Dozens killed or wounded in south Yemen suicide attacks: witnesses

In this file photo, a man stands by a damaged car at the site of a car bomb attack in the southern port city of Aden, Yemen. (Reuters)
Updated 25 February 2018
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Dozens killed or wounded in south Yemen suicide attacks: witnesses

ADEN: Dozens of people were killed or wounded in two suicide car bombings in the southern Yemeni port city of Aden on Saturday, witnesses and local medics said.
They said the attacks appeared to have targeted a camp used by anti-terrorism forces in south-western Aden.
Officials at the city's main Jumhouriya hospital said the bodies of five victims, most of them soldiers, had arrived at the facility, along with a number of injured people including civilians, but gave no precise figures.
Daesh has claimed responsibility for the attack in an area known as Gold Mohr in Aden's Tawahi district, where the force of the blast damaged civilian cars parked outside the camp and showered the street with debris.
It was the first attack of its kind since gunbattles erupted between southern separatists and the government of President Abd-Rabbu Mansour Hadi last month over control of the city.
Residents described two large explosions in the area, where a cloud of grey smoke rose over the area, while ambulances raced to evacuate the wounded.
Residents initially said one of the bombers targeted an office of the separatist Southern Transitional Council, but a member of the group said there was no attack on the building.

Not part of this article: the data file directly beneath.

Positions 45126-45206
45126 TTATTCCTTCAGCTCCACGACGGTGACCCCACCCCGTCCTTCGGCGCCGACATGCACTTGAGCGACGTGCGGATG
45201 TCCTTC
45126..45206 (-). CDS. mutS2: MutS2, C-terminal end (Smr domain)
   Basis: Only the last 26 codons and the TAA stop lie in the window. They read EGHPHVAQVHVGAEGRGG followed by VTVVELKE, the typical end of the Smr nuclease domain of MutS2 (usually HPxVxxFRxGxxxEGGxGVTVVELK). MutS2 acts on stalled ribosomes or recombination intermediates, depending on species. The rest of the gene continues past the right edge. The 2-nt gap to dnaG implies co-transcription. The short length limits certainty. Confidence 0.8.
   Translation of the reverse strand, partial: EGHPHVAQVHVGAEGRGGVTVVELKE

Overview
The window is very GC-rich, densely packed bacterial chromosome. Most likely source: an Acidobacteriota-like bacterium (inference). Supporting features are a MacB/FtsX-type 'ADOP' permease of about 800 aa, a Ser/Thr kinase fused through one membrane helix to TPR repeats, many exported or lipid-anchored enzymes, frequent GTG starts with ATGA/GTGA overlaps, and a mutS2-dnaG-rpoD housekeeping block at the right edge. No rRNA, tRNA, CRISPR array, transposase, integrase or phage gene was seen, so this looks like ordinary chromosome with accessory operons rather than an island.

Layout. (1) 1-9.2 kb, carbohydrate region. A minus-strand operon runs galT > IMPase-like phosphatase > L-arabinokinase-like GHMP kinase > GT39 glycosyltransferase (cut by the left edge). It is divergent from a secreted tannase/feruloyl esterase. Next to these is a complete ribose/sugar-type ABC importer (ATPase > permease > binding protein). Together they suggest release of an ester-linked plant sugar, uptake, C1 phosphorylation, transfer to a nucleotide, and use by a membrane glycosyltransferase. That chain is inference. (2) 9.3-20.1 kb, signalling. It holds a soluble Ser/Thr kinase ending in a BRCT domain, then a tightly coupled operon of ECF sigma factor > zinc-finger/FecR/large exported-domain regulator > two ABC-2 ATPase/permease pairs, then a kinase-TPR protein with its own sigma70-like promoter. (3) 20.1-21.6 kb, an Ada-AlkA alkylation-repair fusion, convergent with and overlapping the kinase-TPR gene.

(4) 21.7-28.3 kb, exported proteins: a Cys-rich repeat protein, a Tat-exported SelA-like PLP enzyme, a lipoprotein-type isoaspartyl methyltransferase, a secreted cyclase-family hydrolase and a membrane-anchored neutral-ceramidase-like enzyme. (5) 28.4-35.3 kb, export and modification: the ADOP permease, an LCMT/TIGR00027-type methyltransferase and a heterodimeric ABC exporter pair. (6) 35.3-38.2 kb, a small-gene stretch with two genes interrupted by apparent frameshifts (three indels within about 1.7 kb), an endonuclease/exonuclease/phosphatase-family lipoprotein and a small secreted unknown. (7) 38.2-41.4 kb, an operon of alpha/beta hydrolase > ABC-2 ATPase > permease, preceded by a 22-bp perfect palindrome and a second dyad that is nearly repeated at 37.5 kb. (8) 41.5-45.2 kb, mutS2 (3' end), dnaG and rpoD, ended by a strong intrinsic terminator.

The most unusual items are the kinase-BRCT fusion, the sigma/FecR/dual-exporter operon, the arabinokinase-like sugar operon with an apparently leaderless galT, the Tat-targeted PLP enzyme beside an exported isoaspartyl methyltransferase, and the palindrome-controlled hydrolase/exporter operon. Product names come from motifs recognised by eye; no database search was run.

Turkey sends reinforcements to Syria’s Idlib

Updated 2 min 30 sec ago
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Turkey sends reinforcements to Syria’s Idlib

  • Around 35 military vehicles traveled south down the main highway near the town of Saraqib after midnight
  • The convoy was accompanied by pro-Ankara rebels of the National Liberation Front

SARAQIB, Syria: Turkish troop reinforcements entered Syria’s rebel bastion of Idlib on Tuesday, an AFP correspondent reported, a week after a deal between Ankara and Moscow averted a government offensive.
Around 35 military vehicles traveled south down the main highway near the town of Saraqib after midnight.
The convoy was accompanied by pro-Ankara rebels of the National Liberation Front (NLF), who control part of the enclave on the Turkish border.
The Syrian Observatory for Human Rights, a Britain-based war monitor, said the forces deployed to several Turkish positions around the northwestern province.
Since last year, Turkish troops have manned 12 monitoring positions in the rebel zone under a de-escalation agreement between Turkey, Russia and fellow regime ally Iran.
Last week, Ankara and Moscow announced a new agreement for a demilitarized zone along the horse-shoe shaped front line between the rebels and government troops.
Hayat Tahrir Al-Sham, a jihadist alliance led by Syria’s former Al-Qaeda affiliate, controls more than half of the rebel zone, while NLF fighters hold sway over most of the rest.
The agreement gives Turkey the responsibility to ensure that all fighters in the planned demilitarized zone hand over their heavy weapons by October 10 and that the more radical among them withdraw by October 15.
The agreement also provides for Turkish and Russian troops patrol the buffer zone.
Last week, Foreign Minister Mevlut Cavusoglu said Turkey would have to send reinforcements to provide the numbers needed to conduct the patrols.
The Syrian civil war has killed more than 360,000 people and displaced millions since it erupted with the brutal repression of anti-government protests in 2011.